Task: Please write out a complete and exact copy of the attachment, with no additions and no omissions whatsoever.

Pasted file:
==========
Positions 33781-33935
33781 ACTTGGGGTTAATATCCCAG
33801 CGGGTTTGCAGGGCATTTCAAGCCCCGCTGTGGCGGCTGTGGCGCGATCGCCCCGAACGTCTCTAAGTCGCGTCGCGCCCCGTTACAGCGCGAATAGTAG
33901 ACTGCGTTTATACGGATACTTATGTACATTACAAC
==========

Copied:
Positions 33781-33935
33781 ACTTGGGGTTAATATCCCAG
33801 CGGGTTTGCAGGGCATTTCAAGCCCCGCTGTGGCGGCTGTGGCGCGATCGCCCCGAACGTCTCTAAGTCGCGTCGCGCCCCGTTACAGCGCGAATAGTAG
33901 ACTGCGTTTATACGGATACTTATGTACATTACAAC